Despite the rising awareness and the interest in living in a more climate-friendly way, most people struggle to make changes. According to research from Kantar, a data analytics company, 92% of people say they want to live a sustainable life, but the vast majority aren’t actually doing anything to change their lifestyle—only 16% do. 

The failure to live according to one’s values has been labeled the intention-action or the ambition-action gap, and across the world people are now trying to understand how the gap can be closed or diminished. Many professors studying the gap turn to behavioral scientists, such as Daniel Kahnemann and Richard Thaler, who won the Nobel Memorial Prize in Economic Sciences in 2002 and 2017 respectively for their work on behavioral economics. One of the main takeaways from their work is that it needs to be easy for people to change their habits, and they need to believe it will make a difference. 

“People need to feel agency, and they want to understand what their personal role and impact is. We want people to feel like they have enough information that they can make a good choice. They need to know that if they do make a different choice, that it does make a difference. When people feel disengaged, they feel disempowered, and we want to avoid that,” says Edwina Hughes, who works with food at the World Resources Institute, a global, non-profit research organization. 

But research shows that people need more than knowledge. Choosing differently is not only a question of information, but also of expenses, habits, and social questions.

“Knowledge does play a key role, but it can’t stand alone. Unless they’re hardcore engaged political consumers, the biggest factor in what people consume is habits. People do and buy what they’ve always done and bought, and it takes a lot to change those patterns,” Bente Halkier, who researches political consumerism at the University of Copenhagen, says.

It is possible for people to change their ways, though, but often the change is caused by social relations rather than by values alone, she adds. 

“Perhaps your daughter comes home and informs you she’s a vegetarian now, your best friend tells you they’re only buying organic food, or the canteen at your office starts offering more plant-based food. For people to change their habits, and especially for those to stick to those changes, it often takes a social push,” says Bente Halkier.

At Almedalen, Gonzalez is wrapping up his day. Whenever he’s had a meeting with someone, whether it’s the suit-clad men at the top of the grocery retail industry or the PR people of NGOs, they’ve made excuses for their lifestyle: for eating meat, flying back to Stockholm rather than taking the ferry, or driving to their vacation house in Spain. 

Whenever they do, both Thomhave, Consupedia’s new COO, and Gonzalez try to reassure them: “Consupedia is not about making people live according to Roberto’s values, to become vegan or only drink oat milk,” says Thomhave, who joined Consupedia earlier this year to help with the commercialization of the database.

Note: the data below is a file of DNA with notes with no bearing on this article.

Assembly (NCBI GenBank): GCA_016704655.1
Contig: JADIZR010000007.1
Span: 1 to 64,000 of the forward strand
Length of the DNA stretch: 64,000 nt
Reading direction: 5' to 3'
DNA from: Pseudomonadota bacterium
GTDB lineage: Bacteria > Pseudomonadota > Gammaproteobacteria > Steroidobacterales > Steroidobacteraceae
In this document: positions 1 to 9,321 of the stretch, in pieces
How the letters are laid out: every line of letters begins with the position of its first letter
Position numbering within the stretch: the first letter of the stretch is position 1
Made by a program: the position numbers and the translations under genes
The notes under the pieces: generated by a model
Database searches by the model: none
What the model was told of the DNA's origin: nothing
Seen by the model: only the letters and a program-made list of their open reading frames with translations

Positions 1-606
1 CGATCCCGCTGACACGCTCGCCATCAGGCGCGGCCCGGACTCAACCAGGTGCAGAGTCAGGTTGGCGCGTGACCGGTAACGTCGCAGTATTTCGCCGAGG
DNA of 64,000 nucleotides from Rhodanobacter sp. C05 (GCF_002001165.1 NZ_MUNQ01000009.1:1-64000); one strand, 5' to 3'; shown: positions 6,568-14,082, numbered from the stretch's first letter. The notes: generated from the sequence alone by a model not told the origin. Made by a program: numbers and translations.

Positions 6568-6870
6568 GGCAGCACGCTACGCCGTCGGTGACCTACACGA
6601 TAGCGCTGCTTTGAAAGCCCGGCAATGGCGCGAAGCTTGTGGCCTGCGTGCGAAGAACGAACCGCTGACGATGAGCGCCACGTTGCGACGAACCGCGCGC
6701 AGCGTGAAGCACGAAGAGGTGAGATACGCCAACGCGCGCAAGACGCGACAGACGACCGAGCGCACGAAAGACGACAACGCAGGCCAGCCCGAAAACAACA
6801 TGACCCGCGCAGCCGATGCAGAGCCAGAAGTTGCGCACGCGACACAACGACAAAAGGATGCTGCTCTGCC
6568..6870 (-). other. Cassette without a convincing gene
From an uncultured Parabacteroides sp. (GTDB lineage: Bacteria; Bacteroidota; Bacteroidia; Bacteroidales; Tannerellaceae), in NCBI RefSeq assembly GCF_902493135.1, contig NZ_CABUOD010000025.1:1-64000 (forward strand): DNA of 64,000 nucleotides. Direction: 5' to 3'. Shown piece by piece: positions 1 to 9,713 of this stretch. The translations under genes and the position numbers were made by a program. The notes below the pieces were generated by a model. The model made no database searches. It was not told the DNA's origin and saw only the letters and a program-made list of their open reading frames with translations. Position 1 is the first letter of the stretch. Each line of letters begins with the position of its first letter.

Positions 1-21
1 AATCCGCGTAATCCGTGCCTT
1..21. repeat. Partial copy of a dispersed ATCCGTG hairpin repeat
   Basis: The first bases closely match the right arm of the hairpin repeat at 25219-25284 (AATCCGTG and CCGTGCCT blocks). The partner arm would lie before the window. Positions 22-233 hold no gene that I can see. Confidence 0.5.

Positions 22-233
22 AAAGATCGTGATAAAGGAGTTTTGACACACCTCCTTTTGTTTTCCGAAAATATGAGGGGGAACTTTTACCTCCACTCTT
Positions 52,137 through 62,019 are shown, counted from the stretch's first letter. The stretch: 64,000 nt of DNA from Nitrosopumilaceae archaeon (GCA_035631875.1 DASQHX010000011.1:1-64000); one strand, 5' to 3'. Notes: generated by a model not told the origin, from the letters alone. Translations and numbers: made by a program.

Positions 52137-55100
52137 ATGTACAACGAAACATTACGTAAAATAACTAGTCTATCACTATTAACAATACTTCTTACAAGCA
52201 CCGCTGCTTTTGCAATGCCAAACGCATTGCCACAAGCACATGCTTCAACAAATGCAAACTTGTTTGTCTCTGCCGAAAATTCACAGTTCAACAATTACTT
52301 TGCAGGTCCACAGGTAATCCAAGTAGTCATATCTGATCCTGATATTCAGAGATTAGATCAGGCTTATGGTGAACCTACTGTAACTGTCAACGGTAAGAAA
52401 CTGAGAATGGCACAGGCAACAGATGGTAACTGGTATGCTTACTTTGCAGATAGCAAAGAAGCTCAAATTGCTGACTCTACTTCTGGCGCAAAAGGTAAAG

“The goal of Consupedia is to give people the information they need to start living more in line with their own values, whatever they are. Maybe they care mostly about the climate, maybe they want to boycott products from Israel, maybe they only care about health. How people want to use the information is up to them. We just want them to have the information,” adds Thomhave.

Gonzalez has been at Almedalsveckan every year since he launched Consupedia. He spent the morning debating how to make grocery retail more sustainable. He argued that there should be more legislation, but first of all more information, so that consumers can start making more sustainable choices for themselves until the grocery retailers are ready to do it for them.

“We can leave the responsibility to sustainably transform the food system in the hands of the retailers, the day the Dalai Lama is the CEO of ICA,” says Gonzalez, the ICA being Sweden’s biggest grocery retailer. It’s the third time in a day he’s made the same joke, and the sixth year he’s traveled to Gotland with the same message. 

“My message has remained the same, but the group of people I get to talk to has changed. It used to be hard for me to get a meeting with anyone, but now I’m invited to debates with the most powerful lobbying group and having lunch with the biggest grocery retailer in the country,” says Gonzalez.

Still, it’s hard for him to hide his impatience and exhaustion when they repeat their message, arguing that things take time, and that it will take them a while to start taking steps Roberto—and many consumers—are asking them to.

“We don’t need more time, we need more action. We have the information we need. It’s time to start acting on it.”